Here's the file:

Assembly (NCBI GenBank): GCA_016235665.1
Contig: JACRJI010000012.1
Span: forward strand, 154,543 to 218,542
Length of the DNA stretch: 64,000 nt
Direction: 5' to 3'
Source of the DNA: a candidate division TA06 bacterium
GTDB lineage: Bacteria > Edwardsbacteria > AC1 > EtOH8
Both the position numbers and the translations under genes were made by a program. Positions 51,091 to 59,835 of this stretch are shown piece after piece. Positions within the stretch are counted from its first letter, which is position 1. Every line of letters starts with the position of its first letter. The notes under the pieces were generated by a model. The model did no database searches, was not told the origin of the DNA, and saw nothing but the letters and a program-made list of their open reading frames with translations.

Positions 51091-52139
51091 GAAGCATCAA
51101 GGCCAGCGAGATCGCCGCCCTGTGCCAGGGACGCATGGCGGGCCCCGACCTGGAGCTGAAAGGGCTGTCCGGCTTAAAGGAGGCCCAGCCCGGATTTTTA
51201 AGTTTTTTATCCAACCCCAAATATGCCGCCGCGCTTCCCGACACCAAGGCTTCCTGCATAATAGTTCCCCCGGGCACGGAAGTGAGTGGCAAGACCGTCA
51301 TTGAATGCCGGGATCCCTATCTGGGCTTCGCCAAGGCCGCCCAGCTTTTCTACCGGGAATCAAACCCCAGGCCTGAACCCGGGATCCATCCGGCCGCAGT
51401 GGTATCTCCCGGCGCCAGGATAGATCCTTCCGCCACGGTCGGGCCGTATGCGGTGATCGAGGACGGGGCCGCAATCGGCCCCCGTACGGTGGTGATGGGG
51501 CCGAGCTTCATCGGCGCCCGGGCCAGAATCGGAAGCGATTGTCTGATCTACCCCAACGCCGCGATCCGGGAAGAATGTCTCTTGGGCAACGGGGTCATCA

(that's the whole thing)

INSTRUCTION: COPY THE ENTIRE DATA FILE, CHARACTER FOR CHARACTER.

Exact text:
Assembly (NCBI GenBank): GCA_016235665.1
Contig: JACRJI010000012.1
Span: forward strand, 154,543 to 218,542
Length of the DNA stretch: 64,000 nt
Direction: 5' to 3'
Source of the DNA: a candidate division TA06 bacterium
GTDB lineage: Bacteria > Edwardsbacteria > AC1 > EtOH8
Both the position numbers and the translations under genes were made by a program. Positions 51,091 to 59,835 of this stretch are shown piece after piece. Positions within the stretch are counted from its first letter, which is position 1. Every line of letters starts with the position of its first letter. The notes under the pieces were generated by a model. The model did no database searches, was not told the origin of the DNA, and saw nothing but the letters and a program-made list of their open reading frames with translations.

Positions 51091-52139
51091 GAAGCATCAA
51101 GGCCAGCGAGATCGCCGCCCTGTGCCAGGGACGCATGGCGGGCCCCGACCTGGAGCTGAAAGGGCTGTCCGGCTTAAAGGAGGCCCAGCCCGGATTTTTA
51201 AGTTTTTTATCCAACCCCAAATATGCCGCCGCGCTTCCCGACACCAAGGCTTCCTGCATAATAGTTCCCCCGGGCACGGAAGTGAGTGGCAAGACCGTCA
51301 TTGAATGCCGGGATCCCTATCTGGGCTTCGCCAAGGCCGCCCAGCTTTTCTACCGGGAATCAAACCCCAGGCCTGAACCCGGGATCCATCCGGCCGCAGT
51401 GGTATCTCCCGGCGCCAGGATAGATCCTTCCGCCACGGTCGGGCCGTATGCGGTGATCGAGGACGGGGCCGCAATCGGCCCCCGTACGGTGGTGATGGGG
51501 CCGAGCTTCATCGGCGCCCGGGCCAGAATCGGAAGCGATTGTCTGATCTACCCCAACGCCGCGATCCGGGAAGAATGTCTCTTGGGCAACGGGGTCATCA